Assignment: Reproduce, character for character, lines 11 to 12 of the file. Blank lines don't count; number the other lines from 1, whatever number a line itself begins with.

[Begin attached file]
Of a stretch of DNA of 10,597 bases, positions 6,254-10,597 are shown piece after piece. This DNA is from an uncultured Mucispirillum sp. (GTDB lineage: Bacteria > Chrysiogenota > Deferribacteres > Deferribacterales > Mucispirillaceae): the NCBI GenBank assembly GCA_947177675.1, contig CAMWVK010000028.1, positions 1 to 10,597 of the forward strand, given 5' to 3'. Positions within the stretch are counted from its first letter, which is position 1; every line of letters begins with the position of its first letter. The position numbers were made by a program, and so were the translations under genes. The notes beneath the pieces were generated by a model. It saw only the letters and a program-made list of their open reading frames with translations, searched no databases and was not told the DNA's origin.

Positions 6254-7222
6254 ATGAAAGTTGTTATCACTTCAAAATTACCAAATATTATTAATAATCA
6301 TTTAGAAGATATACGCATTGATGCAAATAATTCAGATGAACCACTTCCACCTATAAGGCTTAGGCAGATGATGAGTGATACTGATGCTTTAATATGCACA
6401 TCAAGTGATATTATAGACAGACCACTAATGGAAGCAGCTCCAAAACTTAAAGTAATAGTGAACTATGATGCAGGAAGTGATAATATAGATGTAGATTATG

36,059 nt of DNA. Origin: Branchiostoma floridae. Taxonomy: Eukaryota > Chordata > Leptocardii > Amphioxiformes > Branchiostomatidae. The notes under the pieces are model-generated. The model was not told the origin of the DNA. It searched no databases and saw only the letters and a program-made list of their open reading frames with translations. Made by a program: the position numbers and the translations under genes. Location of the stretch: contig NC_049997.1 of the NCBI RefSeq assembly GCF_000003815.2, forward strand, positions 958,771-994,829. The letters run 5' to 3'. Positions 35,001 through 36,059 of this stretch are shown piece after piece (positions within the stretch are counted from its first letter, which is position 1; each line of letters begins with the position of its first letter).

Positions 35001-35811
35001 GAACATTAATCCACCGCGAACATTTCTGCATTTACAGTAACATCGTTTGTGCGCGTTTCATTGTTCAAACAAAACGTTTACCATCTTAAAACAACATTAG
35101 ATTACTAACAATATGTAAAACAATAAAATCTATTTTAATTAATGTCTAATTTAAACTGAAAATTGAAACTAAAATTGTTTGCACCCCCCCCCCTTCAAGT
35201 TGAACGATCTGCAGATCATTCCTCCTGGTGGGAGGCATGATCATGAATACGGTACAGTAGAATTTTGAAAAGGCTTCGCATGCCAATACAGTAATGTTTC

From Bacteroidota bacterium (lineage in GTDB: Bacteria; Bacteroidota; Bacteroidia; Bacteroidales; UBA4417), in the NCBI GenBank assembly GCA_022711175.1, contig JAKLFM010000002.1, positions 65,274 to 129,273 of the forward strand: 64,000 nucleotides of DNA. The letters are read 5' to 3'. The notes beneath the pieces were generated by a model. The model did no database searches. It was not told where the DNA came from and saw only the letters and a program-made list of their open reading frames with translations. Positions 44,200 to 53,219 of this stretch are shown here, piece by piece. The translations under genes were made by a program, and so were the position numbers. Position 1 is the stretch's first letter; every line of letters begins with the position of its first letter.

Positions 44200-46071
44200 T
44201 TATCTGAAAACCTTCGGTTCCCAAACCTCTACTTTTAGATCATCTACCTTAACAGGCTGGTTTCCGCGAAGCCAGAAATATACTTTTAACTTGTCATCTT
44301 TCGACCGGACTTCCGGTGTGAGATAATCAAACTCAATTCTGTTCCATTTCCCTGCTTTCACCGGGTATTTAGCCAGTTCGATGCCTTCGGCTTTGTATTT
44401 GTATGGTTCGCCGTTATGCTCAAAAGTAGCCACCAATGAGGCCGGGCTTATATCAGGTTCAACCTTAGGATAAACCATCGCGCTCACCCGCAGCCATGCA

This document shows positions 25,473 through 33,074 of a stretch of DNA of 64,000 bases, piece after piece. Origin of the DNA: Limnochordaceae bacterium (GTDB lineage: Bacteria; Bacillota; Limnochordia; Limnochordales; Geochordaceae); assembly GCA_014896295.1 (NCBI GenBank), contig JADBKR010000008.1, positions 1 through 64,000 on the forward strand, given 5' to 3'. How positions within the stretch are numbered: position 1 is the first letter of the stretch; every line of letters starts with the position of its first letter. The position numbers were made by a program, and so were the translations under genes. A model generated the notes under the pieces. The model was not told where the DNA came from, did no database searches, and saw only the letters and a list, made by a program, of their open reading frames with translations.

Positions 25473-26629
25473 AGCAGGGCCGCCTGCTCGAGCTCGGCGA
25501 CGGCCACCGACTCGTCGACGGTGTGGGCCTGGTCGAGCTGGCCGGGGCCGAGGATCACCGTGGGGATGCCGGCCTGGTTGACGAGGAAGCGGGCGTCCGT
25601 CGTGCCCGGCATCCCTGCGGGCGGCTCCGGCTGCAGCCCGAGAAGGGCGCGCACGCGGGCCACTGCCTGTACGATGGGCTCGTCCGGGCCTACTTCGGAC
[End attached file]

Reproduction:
From Bacteroidota bacterium (lineage in GTDB: Bacteria; Bacteroidota; Bacteroidia; Bacteroidales; UBA4417), in the NCBI GenBank assembly GCA_022711175.1, contig JAKLFM010000002.1, positions 65,274 to 129,273 of the forward strand: 64,000 nucleotides of DNA. The letters are read 5' to 3'. The notes beneath the pieces were generated by a model. The model did no database searches. It was not told where the DNA came from and saw only the letters and a program-made list of their open reading frames with translations. Positions 44,200 to 53,219 of this stretch are shown here, piece by piece. The translations under genes were made by a program, and so were the position numbers. Position 1 is the stretch's first letter; every line of letters begins with the position of its first letter.

Positions 44200-46071